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Considering selling my entire collection

mkoeselmkoesel USAMember Posts: 97
Let me say first off that I realize there is a Marketplace forum for posting items for sale.  I am not quite ready for that yet, however.

What I am very interested in right now is feedback from anyone who has either bought an entire collection before or - although I suppose they'd be significantly less likely to remain readers of the forum - anyone who has sold an entire collection before.  Of course, feedback from any other member is also welcome.

My collection has grown quite large (more than 1000 sets) over the course of twenty-plus years.  For example, I am nearly fully complete in Technic, nearly retail-complete in Star Wars, and and I believe I am retail-complete in Creator.  I should clarify that all those are through 2016 - I am not up to date on 2017 sets.  I am also nearly retail complete in Bionicle (not including the reboot).  For those curious, my Brickset user name is the same as my Brickset Forum user name and I believe my collection is public.  I have the original boxes and instructions for all sets.

I understand that I could get more money by selling individual sets.  However, due to circumstances which include both the available free time I have and the fact that most sets are disassembled and the bricks sorted (or worse, mixed together in large unsorted bins), that is not necessarily practical.  It would perhaps be practical for a fellow collector who might purchase the collection however - they could assemble and resell some sets at a profit, no doubt.

Since it is natural for folks to ask "Why?", I'll answer that up front.  A big factor in my wanting to sell is that I do not use my collection to build nor do I have many pieces on display.  Furthermore, these days, I mostly buy new sets to honor my nearly complete themes that I've worked diligently on over the years.  I still enjoy a good build, and, as it always has, the hobby provides me with joy, stress relief, and perhaps helps keep my mind sharp too. However, my interests have changed significantly over the past five years, and after thinking on it for a few months now, I am getting serious about letting go.  As a matter of full disclosure, I will also add that other recent personal events in my life have only made the possibility seem more and more practical.

Thank you for reading and sharing your thoughts.


  • drdesignzdrdesignz USMember Posts: 110
    The buyers with the kind of money and interest to buy a collection like all at once that are few.  I know a couple.  But you're going to get a lot less than it's fully worth.  The buyers who want individual sets are many, and they're willing to pay closer to full price.  But you'd have to sell over time, many times in increments.  In other words, you can sell it all at once for little, or sell it all piece by piece, for a lot.  I think you're aware of this, so I'm not sure what kind of advice there is beyond that.  Besides putting together an inventory list and taking pictures, which seems obvious.  I can move that kind of collection, if that's what you really want.  I've done it before.  Or if you have less general questions.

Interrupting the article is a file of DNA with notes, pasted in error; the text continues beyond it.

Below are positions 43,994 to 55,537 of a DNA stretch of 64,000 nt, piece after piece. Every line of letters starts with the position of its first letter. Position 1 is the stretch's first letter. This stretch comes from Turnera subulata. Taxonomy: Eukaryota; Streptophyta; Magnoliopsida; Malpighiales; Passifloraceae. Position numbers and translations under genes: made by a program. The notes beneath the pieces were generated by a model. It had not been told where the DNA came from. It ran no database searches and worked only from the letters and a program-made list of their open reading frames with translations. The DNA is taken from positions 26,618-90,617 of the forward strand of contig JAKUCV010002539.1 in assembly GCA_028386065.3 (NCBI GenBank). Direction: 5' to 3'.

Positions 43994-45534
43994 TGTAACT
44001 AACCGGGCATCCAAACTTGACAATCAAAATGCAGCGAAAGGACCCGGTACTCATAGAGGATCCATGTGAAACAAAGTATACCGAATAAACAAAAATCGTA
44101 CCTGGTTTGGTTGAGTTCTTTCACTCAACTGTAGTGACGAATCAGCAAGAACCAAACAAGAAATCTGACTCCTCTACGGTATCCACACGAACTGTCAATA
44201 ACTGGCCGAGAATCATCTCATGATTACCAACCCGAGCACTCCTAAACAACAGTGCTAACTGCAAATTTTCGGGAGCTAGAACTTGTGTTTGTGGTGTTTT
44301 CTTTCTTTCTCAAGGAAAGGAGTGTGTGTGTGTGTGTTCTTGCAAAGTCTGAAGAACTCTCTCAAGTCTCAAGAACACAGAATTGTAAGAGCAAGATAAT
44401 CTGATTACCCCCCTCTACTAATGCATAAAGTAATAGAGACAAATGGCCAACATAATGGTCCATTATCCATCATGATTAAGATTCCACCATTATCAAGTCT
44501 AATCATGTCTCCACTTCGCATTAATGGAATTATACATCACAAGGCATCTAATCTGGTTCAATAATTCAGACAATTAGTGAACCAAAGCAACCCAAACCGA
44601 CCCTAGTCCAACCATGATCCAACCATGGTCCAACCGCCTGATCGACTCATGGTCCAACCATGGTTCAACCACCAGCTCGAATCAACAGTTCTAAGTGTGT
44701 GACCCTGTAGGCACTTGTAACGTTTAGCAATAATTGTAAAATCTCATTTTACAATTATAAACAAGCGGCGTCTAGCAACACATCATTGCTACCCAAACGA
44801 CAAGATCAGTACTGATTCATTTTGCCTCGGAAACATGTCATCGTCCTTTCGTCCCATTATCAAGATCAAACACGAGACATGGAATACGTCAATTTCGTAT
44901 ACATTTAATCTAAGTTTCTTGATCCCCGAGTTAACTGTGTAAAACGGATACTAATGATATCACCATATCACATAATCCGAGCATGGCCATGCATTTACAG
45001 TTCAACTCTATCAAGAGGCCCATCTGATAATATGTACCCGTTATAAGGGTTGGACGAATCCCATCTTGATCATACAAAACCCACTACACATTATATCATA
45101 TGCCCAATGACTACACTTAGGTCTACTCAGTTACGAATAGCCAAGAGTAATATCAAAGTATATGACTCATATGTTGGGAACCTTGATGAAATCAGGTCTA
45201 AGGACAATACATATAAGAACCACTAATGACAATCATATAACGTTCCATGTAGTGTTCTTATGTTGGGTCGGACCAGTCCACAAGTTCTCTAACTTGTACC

• CCCCCC UKMember Posts: 20,364
    I don't think you'll find a buyer for such a mixed collection, unless it is very cheap and you highlight that the all the rare parts from the sought after sets are present - so you will need to do some sorting anyway. Star Wars, Technic and Creator are not really similar themes, so not so many buyers interested in all of it. So if a buyer has to buy large collections of things they are not so interested in, then that drops the price. If they are mixed up, it suggests that the sets haven't really been cared for that well - it is not like they have been built and displayed only. It is a lot of work sorting sets out, especially if the buyer cannot be sure that all the pieces are there. So a reseller has to make profit on selling them, plus has to sort them too, so again drops the price. I reckon you'll get only 20-25% of the real value selling as a mixed lot.

    It would be better to sort out the most value sets and sell those individually, then sell the rest as bulk.
  • mkoeselmkoesel USAMember Posts: 97
    edited August 2017
    Thank you for your comments.  I have already received some interest in the collection so I am optimistic a sale can be made for it in its entirety.

    One thing I am pondering is how to go about assigning a selling price to the collection.  Actual market value aside, one approach I've thought of is to perhaps come up with a percentage "discount" that is reasonable based on the fact that the sets are being bought together and mixed together.  That is to say that if a given set would fetch, say, $100 on the open market, perhaps I set its selling price at $100 - n% for the purposes of the sale.  The question is, what is reasonable number for "n".  Perhaps there are opinions on that.  I would start by suggesting it should be more than 50% but less than 90%.  That's a very wide net to cast, but at least it gets the conversation started.
  • CCCCCC UKMember Posts: 20,364
    Do you know if the interest is from a reseller or a buyer that wants the sets for themselves? As that will change what they are willing to pay.

    A reseller will pay nowhere near 90% of the value. Used sets often take a while to sell at their market value, and often need discounting, plus there are usually ebay  / BL fees and PayPal fees so if they pay 90%, there is likely no profit at all for them. When you consider it is reasonably easy to buy new sets and sell at 50% markup within not too large a wait if you know what to buy (so sell at 1.5x what you bought for), that means you already have a ceiling of 66% of their value - otherwise they'll probably invest in new. But this seller is also going to have to do a lot of work sorting them before they can sell them, and take the risk that the sets are complete.

    A buyer / collector might be willing to pay more since they don't need the profit margin.